I thought this was already a thing. It was certainly being talked about in the '90s when Nynex were busy digging up everything. They certainly found the location of a large number of underground services, usually by damaging them!
173 posts • joined 23 Jan 2011
Hitting underground pipes and cables costs the UK £2.4bn a year. We need a data platform for that, says government
It's still pretty bad. As you zoom out it suddenly switches from the 1:25k map you downloaded to a 1:100k or something. And offline is still not working. Once you're out of mobile signal you can't go very far before walking off the edge of the visible map. Have had long correspondence with their support for a few years now.
Feature bloat: Psychology boffins find people tend to add elements to solve a problem rather than take things away
Airline software super-bug: Flight loads miscalculated because women using 'Miss' were treated as children
NHS COVID-19 app is trying to tell Android users something but buggy notification appears stuck on 'Loading...' screen
Yes, true, fusion reactors don't work quite yet, but, er, maybe AI can help us stop our experiments from imploding
You used to access the paper maps from the main menu and switch between types of map there. After weeks of uninstalling and reinstalling I suddenly discovered you now enable them in a completely different way, by tapping on the part where you download them. Thanks for telling us OS!
The UK's Cairncross Review calls for Google, Facebook to be regulated – and life support for journalism
Most news publications, with the exception of the BBC, do so to make money. Mostly from advertising and partly from subscription. There is a market for news, however loose the definition. There is no monopoly. Therefore there is no need for taxpayers' money to be thrown at a non-existent problem, especially not yet-another-QUANGO.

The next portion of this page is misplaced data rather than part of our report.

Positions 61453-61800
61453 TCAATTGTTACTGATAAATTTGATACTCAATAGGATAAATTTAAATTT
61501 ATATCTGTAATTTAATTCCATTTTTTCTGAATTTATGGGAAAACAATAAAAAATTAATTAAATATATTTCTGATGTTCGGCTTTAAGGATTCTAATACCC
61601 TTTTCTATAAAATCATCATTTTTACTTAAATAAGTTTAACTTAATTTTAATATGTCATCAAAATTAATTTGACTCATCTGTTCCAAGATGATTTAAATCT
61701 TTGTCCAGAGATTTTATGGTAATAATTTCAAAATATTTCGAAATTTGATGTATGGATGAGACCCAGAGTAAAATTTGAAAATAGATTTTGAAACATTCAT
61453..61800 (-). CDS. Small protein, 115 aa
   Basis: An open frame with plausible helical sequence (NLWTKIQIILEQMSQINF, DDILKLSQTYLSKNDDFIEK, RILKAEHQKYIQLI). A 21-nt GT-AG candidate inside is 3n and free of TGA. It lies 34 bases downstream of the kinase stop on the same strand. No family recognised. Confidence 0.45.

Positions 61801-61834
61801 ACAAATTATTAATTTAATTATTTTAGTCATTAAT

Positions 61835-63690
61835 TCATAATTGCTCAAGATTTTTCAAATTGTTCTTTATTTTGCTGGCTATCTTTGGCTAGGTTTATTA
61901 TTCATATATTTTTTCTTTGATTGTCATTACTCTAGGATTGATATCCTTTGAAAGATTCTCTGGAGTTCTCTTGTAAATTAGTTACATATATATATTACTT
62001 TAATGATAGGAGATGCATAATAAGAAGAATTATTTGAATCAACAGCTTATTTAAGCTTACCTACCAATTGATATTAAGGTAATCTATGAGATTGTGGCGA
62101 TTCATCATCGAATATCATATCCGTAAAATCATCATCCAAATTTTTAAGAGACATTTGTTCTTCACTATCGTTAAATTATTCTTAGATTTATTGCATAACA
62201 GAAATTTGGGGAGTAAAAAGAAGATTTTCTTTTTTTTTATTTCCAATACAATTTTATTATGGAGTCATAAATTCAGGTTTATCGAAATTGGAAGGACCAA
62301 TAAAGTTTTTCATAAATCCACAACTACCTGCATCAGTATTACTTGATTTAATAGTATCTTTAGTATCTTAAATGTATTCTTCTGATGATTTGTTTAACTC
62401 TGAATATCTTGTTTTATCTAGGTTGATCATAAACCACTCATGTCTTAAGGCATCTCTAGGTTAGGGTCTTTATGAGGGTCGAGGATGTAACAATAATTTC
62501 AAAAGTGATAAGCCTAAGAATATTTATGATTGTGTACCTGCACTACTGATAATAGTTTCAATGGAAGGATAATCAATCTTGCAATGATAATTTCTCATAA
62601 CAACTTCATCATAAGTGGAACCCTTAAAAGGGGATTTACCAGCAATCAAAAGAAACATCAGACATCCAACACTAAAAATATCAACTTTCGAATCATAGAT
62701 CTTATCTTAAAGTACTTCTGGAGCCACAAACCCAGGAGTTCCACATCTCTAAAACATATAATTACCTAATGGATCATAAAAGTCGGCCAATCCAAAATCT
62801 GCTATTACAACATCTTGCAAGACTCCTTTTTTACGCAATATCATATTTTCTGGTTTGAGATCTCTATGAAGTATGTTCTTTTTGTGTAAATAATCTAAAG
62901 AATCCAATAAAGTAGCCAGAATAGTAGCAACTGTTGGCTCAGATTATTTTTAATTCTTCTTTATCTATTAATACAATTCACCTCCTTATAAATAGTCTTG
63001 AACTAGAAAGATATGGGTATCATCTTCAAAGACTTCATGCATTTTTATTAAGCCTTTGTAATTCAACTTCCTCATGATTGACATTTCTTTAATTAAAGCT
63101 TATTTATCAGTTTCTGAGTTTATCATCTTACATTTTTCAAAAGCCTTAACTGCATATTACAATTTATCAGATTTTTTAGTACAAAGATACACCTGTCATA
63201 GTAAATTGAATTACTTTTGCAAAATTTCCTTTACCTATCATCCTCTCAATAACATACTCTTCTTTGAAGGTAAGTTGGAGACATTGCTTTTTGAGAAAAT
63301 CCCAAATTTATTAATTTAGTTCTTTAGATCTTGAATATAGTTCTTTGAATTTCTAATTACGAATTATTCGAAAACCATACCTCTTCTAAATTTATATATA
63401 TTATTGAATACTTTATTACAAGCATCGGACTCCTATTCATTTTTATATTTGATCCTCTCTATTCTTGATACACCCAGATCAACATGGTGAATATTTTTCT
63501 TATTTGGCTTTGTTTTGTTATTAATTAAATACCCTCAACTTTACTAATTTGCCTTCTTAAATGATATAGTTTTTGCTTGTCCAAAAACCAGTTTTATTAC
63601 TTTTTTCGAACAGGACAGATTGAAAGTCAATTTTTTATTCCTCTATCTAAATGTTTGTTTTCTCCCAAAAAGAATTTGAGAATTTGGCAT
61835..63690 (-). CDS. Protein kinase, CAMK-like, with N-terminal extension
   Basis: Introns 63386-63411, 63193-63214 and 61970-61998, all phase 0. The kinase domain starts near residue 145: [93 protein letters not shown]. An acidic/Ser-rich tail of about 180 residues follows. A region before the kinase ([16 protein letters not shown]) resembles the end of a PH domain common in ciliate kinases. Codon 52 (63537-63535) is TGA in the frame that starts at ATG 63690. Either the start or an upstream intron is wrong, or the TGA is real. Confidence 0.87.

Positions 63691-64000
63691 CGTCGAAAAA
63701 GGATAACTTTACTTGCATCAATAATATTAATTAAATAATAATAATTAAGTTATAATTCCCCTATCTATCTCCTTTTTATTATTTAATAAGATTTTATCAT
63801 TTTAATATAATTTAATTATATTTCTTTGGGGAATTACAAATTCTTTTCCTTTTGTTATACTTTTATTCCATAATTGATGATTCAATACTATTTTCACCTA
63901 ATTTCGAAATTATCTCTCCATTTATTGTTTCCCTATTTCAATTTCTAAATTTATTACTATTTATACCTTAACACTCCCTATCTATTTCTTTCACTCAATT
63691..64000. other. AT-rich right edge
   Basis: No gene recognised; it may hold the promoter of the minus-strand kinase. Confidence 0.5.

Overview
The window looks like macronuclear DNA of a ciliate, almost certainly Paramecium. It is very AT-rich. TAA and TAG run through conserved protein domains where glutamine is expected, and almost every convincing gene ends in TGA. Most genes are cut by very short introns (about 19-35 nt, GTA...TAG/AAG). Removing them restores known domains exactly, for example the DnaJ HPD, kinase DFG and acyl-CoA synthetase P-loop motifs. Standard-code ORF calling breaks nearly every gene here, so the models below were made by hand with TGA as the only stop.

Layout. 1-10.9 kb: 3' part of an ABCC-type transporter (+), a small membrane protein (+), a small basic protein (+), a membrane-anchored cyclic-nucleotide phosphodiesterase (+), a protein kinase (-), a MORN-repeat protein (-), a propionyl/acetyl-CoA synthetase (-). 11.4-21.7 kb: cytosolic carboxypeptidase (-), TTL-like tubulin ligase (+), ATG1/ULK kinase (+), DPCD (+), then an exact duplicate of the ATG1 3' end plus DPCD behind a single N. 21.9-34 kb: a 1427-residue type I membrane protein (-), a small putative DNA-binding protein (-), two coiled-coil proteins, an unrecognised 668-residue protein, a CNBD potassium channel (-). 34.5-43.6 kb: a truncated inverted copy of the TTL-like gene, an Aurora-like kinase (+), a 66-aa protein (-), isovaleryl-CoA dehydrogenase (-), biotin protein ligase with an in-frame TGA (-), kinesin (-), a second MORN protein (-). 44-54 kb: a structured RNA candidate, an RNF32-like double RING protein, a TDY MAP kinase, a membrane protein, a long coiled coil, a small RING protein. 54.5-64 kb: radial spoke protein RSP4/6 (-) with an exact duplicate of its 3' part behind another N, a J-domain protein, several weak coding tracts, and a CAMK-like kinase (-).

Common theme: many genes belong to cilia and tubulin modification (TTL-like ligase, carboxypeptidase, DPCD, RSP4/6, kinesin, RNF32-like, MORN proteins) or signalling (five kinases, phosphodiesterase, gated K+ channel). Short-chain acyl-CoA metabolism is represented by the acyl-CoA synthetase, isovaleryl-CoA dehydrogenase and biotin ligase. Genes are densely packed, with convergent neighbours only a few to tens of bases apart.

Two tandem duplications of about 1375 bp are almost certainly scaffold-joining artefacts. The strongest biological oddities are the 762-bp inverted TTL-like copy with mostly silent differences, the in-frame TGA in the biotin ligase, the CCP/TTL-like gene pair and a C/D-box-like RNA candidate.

Governments are crap at picking technologies
So they install fibre everywhere at taxpayers' expense just as the rest of the world moves on to something else, say mesh radio of some kind. When demand outstrips supply the price goes up, encouraging new investment in the supply side. Having the government plan things is a horrible idea.
"Hayek was right, the only calculating machine we have capable of planning the economy is that economy itself with its pricing mechanism." @worstall
It's all about control
"the increasing number of journeys made by vehicles it doesn't control"
How exactly does it intend to control where taxis go? Surely that's down to the passenger! And what about all the privately owned vehicles, not for hire, by far the majority of traffic in London? Seems a rather specious argument.
The reporting to police business is a bit odd too. Surely it is the victim or witnesses who do the reporting, not the people who run an hailing app!
The inclination of the orbit is way off, which is why they probably lost comms.
"TLEs are out - the Ariane objects are in 230 x 43160 km x 20 degree geotransfer instead of the intended 250 x 45000 x 3 deg, so inclination totally off but height pretty much fine"
Re: If somebody does not understand...
I've taught and helped maybe a dozen 'silver surfers', but one lady defeated me. All she wanted to do was transfer photos from her camera to her computer and organise them. During the first session she seemed to be doing well, taking notes to remind herself. Got a call a couple of weeks later and she was struggling to find and open Windows Explorer. After two more teaching sessions I had to admit defeat. Her recall after only a few minutes was gone, even with her notes.
Supply and demand
"Some 15,010 people started ICT apprenticeships in 2016/17, down from 16,020 the previous year and a fall of 3,510 since 2011/12, the government body found."
So they have successfully increased the supply and now the demand is falling. Do we really need the NAO to tell us that?
Re: If you build them...
"what happens when your infernal combustion engine wears out?"